Brazil and the World

Saturday, January 4, 2014: 9:40 AM
Columbia Hall 5 (Washington Hilton)
Steven Topik, University of California, Irvine
My contribution will focus on the largest of Latin America’s countries and the one most intimately entwined with the world. Brazil’s current economic  surprises  many observers who consider it just another Third World outpost, though a particularly large one. Brazil, more than almost anywhere else, was shaped by its engagement with the broader world. Viewing themselves from an international perspective, Brazilians have constructed contradictory historical models like championing their wonderful natural resources in the empowering “Deus e brasileiro” trope or  the  “boom and bust” version  which emphasizes the distorting forces of engagement with the world that subjected Brazil to a servile position. But I will argue that Brazilians have been as much innovators as victims on the world stage.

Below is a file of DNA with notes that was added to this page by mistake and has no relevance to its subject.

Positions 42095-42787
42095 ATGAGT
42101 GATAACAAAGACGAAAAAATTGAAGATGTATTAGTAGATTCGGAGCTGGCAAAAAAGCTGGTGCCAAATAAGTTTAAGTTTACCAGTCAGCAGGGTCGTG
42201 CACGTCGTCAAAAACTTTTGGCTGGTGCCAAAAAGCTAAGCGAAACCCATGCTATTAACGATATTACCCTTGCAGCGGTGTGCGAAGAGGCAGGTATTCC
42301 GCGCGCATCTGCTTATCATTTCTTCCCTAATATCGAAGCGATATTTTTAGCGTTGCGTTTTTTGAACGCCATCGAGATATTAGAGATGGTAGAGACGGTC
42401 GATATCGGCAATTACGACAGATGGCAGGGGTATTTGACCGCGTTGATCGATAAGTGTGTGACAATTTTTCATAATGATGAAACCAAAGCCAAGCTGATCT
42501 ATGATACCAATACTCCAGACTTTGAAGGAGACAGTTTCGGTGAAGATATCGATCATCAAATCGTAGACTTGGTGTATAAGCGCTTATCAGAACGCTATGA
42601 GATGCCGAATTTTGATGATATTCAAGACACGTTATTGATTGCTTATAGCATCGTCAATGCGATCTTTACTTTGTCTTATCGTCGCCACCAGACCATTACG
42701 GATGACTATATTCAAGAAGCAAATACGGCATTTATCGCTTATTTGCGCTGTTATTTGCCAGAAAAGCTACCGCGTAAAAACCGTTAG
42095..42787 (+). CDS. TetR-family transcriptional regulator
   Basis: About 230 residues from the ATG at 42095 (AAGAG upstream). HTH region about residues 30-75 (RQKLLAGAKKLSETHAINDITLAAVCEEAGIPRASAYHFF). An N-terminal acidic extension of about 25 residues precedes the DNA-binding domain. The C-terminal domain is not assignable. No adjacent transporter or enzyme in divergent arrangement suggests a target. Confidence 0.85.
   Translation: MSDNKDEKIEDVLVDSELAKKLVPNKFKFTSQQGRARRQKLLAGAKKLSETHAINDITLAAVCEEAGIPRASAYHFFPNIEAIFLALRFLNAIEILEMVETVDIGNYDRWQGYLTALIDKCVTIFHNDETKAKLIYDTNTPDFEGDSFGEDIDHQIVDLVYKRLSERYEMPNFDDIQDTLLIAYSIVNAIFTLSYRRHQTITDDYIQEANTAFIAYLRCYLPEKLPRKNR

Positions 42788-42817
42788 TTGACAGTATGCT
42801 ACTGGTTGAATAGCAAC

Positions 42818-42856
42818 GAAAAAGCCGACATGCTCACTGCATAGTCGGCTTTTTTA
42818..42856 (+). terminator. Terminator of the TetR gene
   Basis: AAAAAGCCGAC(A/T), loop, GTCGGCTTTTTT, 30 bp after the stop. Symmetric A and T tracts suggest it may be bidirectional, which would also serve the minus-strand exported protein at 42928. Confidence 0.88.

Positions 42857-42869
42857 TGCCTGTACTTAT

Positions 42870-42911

Brazilians  revolutionized the worlds of rubber, sugar, and coffee and eventually transformed notions of the proper roles of third world states in major international markets. They also turned  alchemists by  transforming  coffee into urban factories.  In the Age of Empire Brazil not only did not lose territory or sovereignty , it expanded its borders, And Brazilians diversified their dependency by playing off various European and US investors  against each other while the state greatly increased its economic role. They took an independent role in relations with Africa as well. Brazilians not only defended themselves against powerful foreigners but embraced and integrated foreigners as the world’s largest recipient of  trans-Atlantic Africans and one of the largest for European immigrants.

            Though long swayed by the principles of liberalism, Brazilians came to make important contributions to original theories of development (dependency), race , cultural amalgamation  and religious syncretism. Just as Brazilians combined an imported British game with African abilities and tropical grace to transform their “jogo bonito” into a world soccer powerhouse, so have Brazilians shaped the world in which they are performing.

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